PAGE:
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Clare L. Fraser, Donald Bliwise, Lynn M. Trotti, Nancy Collop, David B. Rye, Nancy J. Newman, Valérie Biousse, Beau B. Bruce; Photographic Assessment Of Optic Disc And Retinal Vasculature In Obstructive Sleep Apnea (OSA) Patients. Invest. Ophthalmol. Vis. Sci. 2012;53(14):4897.
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Obstructive sleep apnea (OSA) alters cerebral vascular reactivity, possibly mediated via hypercapnea. While OSA has been associated with anterior ischemic optic neuropathy, glaucoma, and raised intracranial pressure (ICP), the potentially detrimental effects upon optic nerve and retinal microvasculature health have not been comprehensively addressed. We evaluated optic nerve and retinal vasculature appearance prospectively in patients undergoing routine, diagnostic polysomnography (dPSG).
Non-mydriatic fundus photography of patients undergoing overnight polysomnography was performed. Demographics and BMI were documented. A prospective questionnaire exploring medical/ocular history, increased ICP symptoms, headache, and sleepiness (including HIT6 & Berlin questionnaire) was administered. Fundus photographs were assessed for abnormalities. Fractal dimension and lacunarity (ImageJ/FracLac) of the retinal vascular tree were determined. Apnea-hypopnea index (AHI) and hypoxic burden were the primary polysomnography measures. OSA was defined as AHI>15
Of 180 patients undergoing dPSG, fundus photographs were performed on 155 patients (exclusions: 20 refusals, 3 unable to give consent, 2 known hydrocephalus). Demographics: mean age 58 years, 84M 71F, 59% Caucasian, 35% African-American. 23 patients had severe OSA (AHI>20, hypoxic burden>10%), and 63 moderate/mild OSA. The remaining 69 patients with other sleep diagnoses became the control population. 239 photographs were taken from the155 patients before, during and after a night of sleep. There was no difference between OSA and non-OSA patients with respect to age, sex, ethnicity and headache phenotype (p<0.05). OSA patients had a significantly greater BMI (34 versus 30;p=0.02). No patients had symptoms of increased ICP. No evidence of disc edema or vascular changes were observed in any patients (95%CI:0-4.5%). There was no association between vascular fractal measures and indices of OSA.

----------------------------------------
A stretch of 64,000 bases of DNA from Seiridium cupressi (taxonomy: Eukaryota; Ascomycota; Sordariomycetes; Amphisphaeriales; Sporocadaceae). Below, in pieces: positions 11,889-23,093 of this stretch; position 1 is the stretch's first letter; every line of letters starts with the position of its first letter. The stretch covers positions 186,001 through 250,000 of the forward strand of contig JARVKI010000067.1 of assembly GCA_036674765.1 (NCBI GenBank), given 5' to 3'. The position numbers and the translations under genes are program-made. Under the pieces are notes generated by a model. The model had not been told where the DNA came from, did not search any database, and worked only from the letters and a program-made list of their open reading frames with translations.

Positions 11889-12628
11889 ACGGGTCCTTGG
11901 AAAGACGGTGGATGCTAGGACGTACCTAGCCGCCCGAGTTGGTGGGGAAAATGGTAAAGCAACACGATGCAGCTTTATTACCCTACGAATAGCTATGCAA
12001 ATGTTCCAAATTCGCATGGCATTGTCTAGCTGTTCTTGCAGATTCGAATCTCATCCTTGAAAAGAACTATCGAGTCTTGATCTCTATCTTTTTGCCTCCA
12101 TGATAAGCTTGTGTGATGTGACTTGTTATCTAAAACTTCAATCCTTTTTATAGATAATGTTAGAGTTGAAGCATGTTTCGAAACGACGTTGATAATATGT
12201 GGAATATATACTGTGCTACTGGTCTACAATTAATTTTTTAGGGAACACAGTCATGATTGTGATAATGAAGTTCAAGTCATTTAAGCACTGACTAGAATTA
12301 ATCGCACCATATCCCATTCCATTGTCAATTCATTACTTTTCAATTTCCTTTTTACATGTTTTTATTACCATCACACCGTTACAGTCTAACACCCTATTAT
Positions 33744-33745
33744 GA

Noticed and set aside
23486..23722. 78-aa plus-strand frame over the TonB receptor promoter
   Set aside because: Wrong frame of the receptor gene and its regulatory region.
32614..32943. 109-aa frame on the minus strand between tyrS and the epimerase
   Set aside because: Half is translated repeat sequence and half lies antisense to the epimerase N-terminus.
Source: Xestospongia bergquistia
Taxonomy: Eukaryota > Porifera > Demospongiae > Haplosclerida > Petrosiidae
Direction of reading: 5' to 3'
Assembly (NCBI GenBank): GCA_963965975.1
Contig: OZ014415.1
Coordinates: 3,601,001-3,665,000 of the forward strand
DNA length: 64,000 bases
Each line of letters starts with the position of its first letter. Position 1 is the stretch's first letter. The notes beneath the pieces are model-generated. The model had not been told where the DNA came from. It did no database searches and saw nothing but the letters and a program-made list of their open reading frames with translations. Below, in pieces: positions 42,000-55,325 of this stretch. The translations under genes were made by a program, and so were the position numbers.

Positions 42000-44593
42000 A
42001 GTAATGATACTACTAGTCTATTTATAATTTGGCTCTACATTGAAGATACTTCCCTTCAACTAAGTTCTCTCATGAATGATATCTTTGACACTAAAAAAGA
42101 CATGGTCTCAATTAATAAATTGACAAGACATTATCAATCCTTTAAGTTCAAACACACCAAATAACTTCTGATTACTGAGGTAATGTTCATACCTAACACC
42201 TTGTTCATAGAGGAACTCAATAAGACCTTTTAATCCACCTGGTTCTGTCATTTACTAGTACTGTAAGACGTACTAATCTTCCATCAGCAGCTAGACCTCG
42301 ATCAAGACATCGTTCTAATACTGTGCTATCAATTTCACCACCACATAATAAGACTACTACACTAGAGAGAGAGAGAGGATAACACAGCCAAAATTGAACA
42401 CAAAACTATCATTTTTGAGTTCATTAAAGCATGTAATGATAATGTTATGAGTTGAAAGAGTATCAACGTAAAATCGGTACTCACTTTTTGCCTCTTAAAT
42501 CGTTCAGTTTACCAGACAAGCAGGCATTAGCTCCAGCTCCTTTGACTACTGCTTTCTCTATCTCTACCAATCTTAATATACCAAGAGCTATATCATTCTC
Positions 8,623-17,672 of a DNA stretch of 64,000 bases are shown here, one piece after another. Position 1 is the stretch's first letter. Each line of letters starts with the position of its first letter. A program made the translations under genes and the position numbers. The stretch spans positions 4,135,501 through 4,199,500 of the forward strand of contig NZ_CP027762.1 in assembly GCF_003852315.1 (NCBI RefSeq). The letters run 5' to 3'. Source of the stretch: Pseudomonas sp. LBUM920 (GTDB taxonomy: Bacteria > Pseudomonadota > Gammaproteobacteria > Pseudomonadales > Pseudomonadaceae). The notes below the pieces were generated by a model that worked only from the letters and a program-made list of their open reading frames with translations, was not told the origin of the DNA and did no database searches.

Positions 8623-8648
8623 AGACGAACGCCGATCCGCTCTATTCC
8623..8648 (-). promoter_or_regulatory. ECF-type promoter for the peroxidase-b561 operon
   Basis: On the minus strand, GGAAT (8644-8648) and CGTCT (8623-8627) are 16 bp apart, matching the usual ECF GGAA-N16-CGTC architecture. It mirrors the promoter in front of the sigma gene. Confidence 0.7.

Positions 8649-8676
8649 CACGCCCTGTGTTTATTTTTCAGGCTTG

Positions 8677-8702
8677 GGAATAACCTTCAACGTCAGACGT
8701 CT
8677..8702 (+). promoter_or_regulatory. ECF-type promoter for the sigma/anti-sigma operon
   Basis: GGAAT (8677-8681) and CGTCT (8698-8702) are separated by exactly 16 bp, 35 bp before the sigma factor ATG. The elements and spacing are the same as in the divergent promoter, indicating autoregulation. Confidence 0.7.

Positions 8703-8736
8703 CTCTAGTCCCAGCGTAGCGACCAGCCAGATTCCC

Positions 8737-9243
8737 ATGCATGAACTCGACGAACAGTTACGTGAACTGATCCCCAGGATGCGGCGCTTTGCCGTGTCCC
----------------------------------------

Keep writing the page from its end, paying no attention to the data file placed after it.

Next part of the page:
There was no evidence of retinal vascular changes or optic disc edema to suggest subclinical increased ICP in our OSA population, even in those with severe OSA. Routine clinical fundoscopic screening of OSA patients appears unwarranted.
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